I am a little bit stubborn. Well, mule-like could be more accurate. When I’m in the mood I will argue the toss for the sake of it, baselessly insist on being right on topics about which I know nothing and resist suggestion until I can work out a way to do it so that it looks like it was my idea in the first place. Obviously I am going to get a real kick out of arbitrary, blanket rules being proclaimed by experts, celebrities, politicians, or just about anyone.
Things that have been giving me a giggle this week:
Gisele Bundchen declaring that there should be a world-wide law making mothers breastfeed their babies for the first six months of their lives. Don’t get me wrong, I think breastfeeding is excellent, nourishing, nurturing, life-saving in areas of contaminated water supply, it bolsters the health of women and babies and can even be fun. From a thoroughly personal perspective, I often have trouble understanding why more people don’t do it purely on the grounds that it’s free and portable and no-one has to do the washing up afterwards. I can also attest to breastmilk being useful if you need to soothe a jellyfish sting, amongst other medicinal boons. Should we do more to support women who want to breastfeed? Yes, unequivocally. Should it be mandated? Not on your nelly. Hilariously, the poll attached to this story is currently showing the following results in response to the prompting to ‘Rate Gisele Bundchen’s Call’ – 29% say Excellent in an ideal world, 43% say Daft if the mother is unable to breastfeed and a mere 27% say Up to the mother. Seriously? Now I know the Brisbane Times and its readership aren’t necessarily representative of, say, the world. But over 5000 people have already responded to this poll and the majority are more concerned about women’s potential breastfeeding abilities than their freedom of choice.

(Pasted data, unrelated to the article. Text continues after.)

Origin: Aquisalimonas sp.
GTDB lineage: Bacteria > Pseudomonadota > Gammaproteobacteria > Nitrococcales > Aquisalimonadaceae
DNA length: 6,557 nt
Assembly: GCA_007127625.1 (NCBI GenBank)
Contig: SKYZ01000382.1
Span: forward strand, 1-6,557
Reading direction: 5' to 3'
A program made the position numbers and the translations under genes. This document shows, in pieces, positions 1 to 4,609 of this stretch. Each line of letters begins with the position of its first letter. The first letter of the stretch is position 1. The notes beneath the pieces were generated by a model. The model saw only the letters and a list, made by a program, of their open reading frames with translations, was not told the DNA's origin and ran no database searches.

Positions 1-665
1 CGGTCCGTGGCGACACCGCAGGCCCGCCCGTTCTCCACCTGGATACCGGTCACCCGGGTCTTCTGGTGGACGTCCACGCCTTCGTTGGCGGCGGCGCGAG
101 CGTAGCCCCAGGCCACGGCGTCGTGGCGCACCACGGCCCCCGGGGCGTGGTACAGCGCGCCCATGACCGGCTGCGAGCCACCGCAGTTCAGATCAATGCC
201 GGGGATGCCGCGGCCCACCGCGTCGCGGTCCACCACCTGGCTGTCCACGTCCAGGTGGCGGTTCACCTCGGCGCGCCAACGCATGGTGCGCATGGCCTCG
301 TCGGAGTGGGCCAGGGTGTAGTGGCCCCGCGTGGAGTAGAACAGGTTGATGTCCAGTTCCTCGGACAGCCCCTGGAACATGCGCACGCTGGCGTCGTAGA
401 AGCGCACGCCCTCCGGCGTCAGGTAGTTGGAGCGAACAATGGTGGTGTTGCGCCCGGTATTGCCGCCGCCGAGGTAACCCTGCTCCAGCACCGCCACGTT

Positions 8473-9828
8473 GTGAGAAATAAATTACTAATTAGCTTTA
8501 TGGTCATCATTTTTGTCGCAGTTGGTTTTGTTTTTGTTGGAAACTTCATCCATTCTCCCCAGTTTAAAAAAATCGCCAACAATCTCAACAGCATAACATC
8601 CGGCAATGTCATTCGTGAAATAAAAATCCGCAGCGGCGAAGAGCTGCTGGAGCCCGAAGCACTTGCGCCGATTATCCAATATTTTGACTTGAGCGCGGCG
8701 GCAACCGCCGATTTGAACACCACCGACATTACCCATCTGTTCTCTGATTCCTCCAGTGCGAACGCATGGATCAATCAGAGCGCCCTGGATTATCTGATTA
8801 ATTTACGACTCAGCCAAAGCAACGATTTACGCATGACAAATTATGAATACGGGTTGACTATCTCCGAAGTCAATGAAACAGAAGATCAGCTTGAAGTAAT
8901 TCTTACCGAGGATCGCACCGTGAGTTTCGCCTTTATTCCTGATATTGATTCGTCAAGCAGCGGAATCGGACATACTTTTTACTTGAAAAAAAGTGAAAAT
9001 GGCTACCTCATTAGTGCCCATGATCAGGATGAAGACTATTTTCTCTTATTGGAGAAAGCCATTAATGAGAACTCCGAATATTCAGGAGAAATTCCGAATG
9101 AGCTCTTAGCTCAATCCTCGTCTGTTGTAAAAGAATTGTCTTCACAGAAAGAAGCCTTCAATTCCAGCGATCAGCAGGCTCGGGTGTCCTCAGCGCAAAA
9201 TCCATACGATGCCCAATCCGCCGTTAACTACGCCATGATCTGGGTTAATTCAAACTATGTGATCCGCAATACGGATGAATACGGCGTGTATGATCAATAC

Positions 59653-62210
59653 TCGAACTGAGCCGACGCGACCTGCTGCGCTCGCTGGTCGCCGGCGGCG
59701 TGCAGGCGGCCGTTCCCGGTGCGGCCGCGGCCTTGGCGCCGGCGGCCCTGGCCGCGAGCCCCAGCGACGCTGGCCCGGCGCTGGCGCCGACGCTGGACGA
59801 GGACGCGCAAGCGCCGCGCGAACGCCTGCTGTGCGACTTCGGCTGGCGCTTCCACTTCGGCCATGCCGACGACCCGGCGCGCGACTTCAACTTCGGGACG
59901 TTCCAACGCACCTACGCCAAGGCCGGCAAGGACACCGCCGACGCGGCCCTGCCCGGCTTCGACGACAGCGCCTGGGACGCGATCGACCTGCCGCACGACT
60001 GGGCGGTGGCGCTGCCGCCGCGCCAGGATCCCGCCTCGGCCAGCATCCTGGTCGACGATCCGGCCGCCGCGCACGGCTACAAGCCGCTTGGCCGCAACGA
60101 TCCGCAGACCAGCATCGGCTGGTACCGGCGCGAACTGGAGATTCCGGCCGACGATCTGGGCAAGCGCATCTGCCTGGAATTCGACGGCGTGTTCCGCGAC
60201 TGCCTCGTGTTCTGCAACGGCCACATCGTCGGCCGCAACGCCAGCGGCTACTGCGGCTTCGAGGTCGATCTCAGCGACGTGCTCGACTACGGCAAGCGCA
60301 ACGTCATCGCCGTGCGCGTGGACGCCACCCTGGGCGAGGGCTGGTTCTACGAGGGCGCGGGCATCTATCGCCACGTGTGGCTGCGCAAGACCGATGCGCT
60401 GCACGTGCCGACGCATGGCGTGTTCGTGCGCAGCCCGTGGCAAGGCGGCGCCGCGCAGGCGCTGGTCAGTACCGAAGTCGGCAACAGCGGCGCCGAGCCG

Sadie at Jezebel critiquing Maia at Feministe on child-free spaces. Many, many people have responded at length to this article. Many people writing about how they shouldn’t have to be made uncomfortable by other people’s noisy spawn cluttering up bars and R rated movies. Some, generously, commenting on how it’s not their smallness and youngness, but their behaviour that is the reason for excluding them. Some defensively stating that they don’t and shouldn’t have to like children. Some just bitching about Maia and her writing. But mainly a whole lot of whining about being made to feel uncomfortable. Since when did we all become entitled to feel comfortable all the time? There are many sources of discomfort in this world and they’re not all under eighteen.
Dr Wootan via drmomma at peaceful parenting. I’m all for attachment parenting. I love reading about it, talking about it and practicing it on the small person… that is I like the bits I like and I don’t bother with the bits that I don’t. I don’t see it as a program that I’ve signed up for, or a contract that I’m obligated to fulfill in its entirety. I used it as a starting place, from where myself and my partner could develop our own parenting style. I don’t think it should be yet another source of angst and guilt, or another weapon for parents to hit themselves and other parents over the head with. Talking over mugs of tea this morning with my friend, mother of M and her smaller sister L, I described Dr Wootan’s proposal that no mother should leave her child’s side until they are three unless the child is asleep. She just looked at L, who is almost three and alternates between being incredibly sweet and grittily defiant. As we watch her she is trying to upside-down herself onto a rocking horse and ride it into the wall, whilst simultaneously eating her body weight in mandarines. ‘Oh no’ she said, ‘you’ve gotta have a break from that’. We had a good laugh and peeled a few more mandarines. And for us it is true. We love our children dearly but we also love being able to step away for a moment, for whatever reason, even if our children are awake at the time.